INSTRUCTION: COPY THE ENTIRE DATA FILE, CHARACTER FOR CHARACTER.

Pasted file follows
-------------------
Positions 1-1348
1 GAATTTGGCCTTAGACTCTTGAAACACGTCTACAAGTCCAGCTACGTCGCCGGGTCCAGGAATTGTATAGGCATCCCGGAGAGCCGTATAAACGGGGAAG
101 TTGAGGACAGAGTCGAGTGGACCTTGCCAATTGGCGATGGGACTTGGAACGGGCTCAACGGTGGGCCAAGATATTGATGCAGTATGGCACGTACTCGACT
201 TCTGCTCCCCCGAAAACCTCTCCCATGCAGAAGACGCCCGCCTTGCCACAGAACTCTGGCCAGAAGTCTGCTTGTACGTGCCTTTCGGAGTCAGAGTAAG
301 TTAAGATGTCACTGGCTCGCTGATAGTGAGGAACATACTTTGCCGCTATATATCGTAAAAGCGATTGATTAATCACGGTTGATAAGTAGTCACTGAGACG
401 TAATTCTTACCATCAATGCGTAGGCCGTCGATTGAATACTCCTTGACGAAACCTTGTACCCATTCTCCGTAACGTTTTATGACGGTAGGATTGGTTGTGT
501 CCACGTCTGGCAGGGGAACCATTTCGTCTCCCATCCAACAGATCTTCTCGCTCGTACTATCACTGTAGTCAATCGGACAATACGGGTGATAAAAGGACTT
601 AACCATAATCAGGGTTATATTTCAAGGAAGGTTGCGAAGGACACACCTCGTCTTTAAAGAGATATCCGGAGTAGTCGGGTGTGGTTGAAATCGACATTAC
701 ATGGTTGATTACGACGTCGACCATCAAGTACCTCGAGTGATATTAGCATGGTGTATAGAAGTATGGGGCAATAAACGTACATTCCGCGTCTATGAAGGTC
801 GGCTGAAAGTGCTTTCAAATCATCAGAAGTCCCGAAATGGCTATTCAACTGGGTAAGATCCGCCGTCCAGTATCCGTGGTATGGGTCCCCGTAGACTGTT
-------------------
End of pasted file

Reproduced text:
Positions 1-1348
1 GAATTTGGCCTTAGACTCTTGAAACACGTCTACAAGTCCAGCTACGTCGCCGGGTCCAGGAATTGTATAGGCATCCCGGAGAGCCGTATAAACGGGGAAG
101 TTGAGGACAGAGTCGAGTGGACCTTGCCAATTGGCGATGGGACTTGGAACGGGCTCAACGGTGGGCCAAGATATTGATGCAGTATGGCACGTACTCGACT
201 TCTGCTCCCCCGAAAACCTCTCCCATGCAGAAGACGCCCGCCTTGCCACAGAACTCTGGCCAGAAGTCTGCTTGTACGTGCCTTTCGGAGTCAGAGTAAG
301 TTAAGATGTCACTGGCTCGCTGATAGTGAGGAACATACTTTGCCGCTATATATCGTAAAAGCGATTGATTAATCACGGTTGATAAGTAGTCACTGAGACG
401 TAATTCTTACCATCAATGCGTAGGCCGTCGATTGAATACTCCTTGACGAAACCTTGTACCCATTCTCCGTAACGTTTTATGACGGTAGGATTGGTTGTGT
501 CCACGTCTGGCAGGGGAACCATTTCGTCTCCCATCCAACAGATCTTCTCGCTCGTACTATCACTGTAGTCAATCGGACAATACGGGTGATAAAAGGACTT
601 AACCATAATCAGGGTTATATTTCAAGGAAGGTTGCGAAGGACACACCTCGTCTTTAAAGAGATATCCGGAGTAGTCGGGTGTGGTTGAAATCGACATTAC
701 ATGGTTGATTACGACGTCGACCATCAAGTACCTCGAGTGATATTAGCATGGTGTATAGAAGTATGGGGCAATAAACGTACATTCCGCGTCTATGAAGGTC
801 GGCTGAAAGTGCTTTCAAATCATCAGAAGTCCCGAAATGGCTATTCAACTGGGTAAGATCCGCCGTCCAGTATCCGTGGTATGGGTCCCCGTAGACTGTT